But first a mini-ethnographic moment.  I went sledding with my kids the other day.  My eldest son’s best friend joined us, along with his older sister.  At first I was sledding with my little daughter as the boys zipped and at times tumbled down the hill on their own.  They started to create a game out of it, imagining they were space ships in battle.  Arguments began to break out over who beat whom and what type of ship each one could be.  A new game quickly evolved as I started to race down on my sled after them—suddenly I became the enemy, trying to torpedo them, hands outstretched as they tried to squirm away.  (To note, the combined rough-and-tumble/Space Wars held no interest for the older sister and was a bit too dangerous for my daughter, so they started hanging out and doing things together.  Play and gender…)  Then the game evolved more, as I went up the other side of the run-off pond where we sled.  First I was a dangerous battleship attacking them.  Tiring more quickly than they did, I finally simply lay there on the flat bottom of the pond and became a battlestar which they could ram with fierce joy. 
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Posted in Cultural theory, Developmental psychology, Learning, Play, Psychological anthropology, Skill acquisition | 1 Comment »

Taking Play Seriously

Posted by dlende on February 19, 2008

When I lived in Nigeria, I used to cross the city of Calabar to visit the defunct zoo, taking food for the animals—a constrictor snake, some crocodiles, a male drill monkey—still trapped in cages.  Jacob, a large juvenile chimpanzee, lived in that zoo in a cage roughly ten feet by ten feet.  As I walked onto the zoo grounds, Jacob would greet me with an exuberant pant-hoot and I would respond back (my Intro to Anthro students are endlessly amused when I demonstrate my pant-hooting skills).  Though I carried food for him, what Jacob most wanted to do was play with me.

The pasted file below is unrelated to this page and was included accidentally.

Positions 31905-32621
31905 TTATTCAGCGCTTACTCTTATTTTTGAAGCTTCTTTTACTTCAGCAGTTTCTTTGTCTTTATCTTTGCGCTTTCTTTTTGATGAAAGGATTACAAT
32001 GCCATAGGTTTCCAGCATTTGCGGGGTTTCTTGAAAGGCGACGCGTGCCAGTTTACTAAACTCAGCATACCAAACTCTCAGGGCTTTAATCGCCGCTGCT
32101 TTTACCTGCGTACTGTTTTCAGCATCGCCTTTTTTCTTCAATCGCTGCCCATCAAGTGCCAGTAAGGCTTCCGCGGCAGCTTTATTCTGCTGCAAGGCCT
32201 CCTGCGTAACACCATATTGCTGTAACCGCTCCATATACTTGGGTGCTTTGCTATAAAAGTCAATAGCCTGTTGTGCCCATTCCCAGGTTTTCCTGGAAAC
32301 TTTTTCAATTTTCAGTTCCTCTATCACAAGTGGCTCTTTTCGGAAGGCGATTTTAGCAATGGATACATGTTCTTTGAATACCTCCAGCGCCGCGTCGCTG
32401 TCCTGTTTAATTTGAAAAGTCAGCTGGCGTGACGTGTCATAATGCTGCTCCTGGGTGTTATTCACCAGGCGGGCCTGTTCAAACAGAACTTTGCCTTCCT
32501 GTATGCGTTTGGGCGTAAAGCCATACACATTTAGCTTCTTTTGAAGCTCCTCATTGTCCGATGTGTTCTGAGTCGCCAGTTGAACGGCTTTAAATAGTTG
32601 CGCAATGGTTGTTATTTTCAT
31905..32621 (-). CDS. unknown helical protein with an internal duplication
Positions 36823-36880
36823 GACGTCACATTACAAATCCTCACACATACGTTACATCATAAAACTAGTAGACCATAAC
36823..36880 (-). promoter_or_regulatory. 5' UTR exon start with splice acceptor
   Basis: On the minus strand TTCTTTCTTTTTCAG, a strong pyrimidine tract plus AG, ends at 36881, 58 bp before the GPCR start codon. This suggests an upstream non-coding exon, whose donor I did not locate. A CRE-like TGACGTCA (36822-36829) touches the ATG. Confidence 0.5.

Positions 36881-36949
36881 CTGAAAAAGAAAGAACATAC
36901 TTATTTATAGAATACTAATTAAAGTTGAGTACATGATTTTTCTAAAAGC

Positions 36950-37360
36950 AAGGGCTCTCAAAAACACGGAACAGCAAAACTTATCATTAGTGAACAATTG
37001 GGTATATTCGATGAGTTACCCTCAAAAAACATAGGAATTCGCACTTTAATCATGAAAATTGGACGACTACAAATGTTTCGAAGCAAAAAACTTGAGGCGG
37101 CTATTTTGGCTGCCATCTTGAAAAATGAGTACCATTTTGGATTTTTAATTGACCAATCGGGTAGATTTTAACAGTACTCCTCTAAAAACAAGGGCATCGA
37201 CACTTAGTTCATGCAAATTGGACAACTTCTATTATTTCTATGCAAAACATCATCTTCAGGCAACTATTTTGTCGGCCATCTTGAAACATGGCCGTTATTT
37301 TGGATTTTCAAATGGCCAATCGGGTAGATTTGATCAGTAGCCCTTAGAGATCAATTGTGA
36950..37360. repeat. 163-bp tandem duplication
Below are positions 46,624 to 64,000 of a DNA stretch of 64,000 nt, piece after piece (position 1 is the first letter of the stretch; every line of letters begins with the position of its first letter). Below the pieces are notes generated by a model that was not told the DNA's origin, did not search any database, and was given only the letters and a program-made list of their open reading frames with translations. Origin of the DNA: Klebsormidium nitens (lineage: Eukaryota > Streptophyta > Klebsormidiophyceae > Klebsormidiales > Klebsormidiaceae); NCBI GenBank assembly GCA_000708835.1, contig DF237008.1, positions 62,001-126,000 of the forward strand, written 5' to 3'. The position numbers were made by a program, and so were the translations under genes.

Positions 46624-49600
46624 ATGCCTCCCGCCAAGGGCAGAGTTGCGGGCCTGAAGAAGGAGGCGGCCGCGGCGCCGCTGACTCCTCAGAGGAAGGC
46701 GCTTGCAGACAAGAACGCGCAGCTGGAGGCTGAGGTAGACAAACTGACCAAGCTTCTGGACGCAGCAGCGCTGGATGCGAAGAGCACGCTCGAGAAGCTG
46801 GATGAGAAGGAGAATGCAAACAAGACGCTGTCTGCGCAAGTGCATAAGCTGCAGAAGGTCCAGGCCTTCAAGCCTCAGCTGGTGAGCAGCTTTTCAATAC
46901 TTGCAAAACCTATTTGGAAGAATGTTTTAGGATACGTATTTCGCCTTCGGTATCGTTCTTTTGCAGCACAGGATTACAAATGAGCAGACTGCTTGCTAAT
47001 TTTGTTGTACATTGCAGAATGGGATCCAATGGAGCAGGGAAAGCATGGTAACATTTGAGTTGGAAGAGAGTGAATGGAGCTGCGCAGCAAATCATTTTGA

Jacob loved to play tag first, swinging back and forth across the front of his thickly barred cage, sticking a hand out to see if I could catch it.  We would rush back and forth together, Jacob generally favoring the role of being chased.  Then we’d settle down for some tickling.  Believe me, being tickled by a chimpanzee is, I am sure, rather what my boys feel when I get overly excited about tickling them. 

Jacob’s fingers were powerful, and his arms more so, but I made myself laugh in the chortling sound of chimpanzees.  If he got too strong, I could simply let out a sound of pain and he’d stop.  Then we’d get started again, because of course I loved to tickle him back.  I remember times, our heads together, pressed against the bars, his hand at the back of my neck, my fingers digging into his ribs.  It was such fun, yet I never could quite shake the thought in that moment that he could crush my head so easily against the bars. 
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Posted in Animals, Evolution, Learning, Play, Relationships, Skill acquisition, Stress | 1 Comment »

The Neurobiology of Play

Posted by dlende on February 17, 2008

Taking Play Seriously, by Robin Marantz Henig, appears today in the New York Times Magazine.  Henig draws on ethology, neuroscience, and developmental psychology to highlight advances in research on play.  Play strikes many of us as deeply essential, but what the heck is it for?  It’s not precisely clear. 

Today I’ll cover some of the interesting developments about the neurobiology of play mentioned in Taking Play Seriously.  So John Byers first.  Byers is a zoologist at the University of Idaho who noticed that the developmental trajectory of play looks like an inverted U across many species, increasing during the juvenile period and dropping off during puberty.  This pattern corresponded quite well with the growth curve of the cerebellum.  The article summarizes the implications: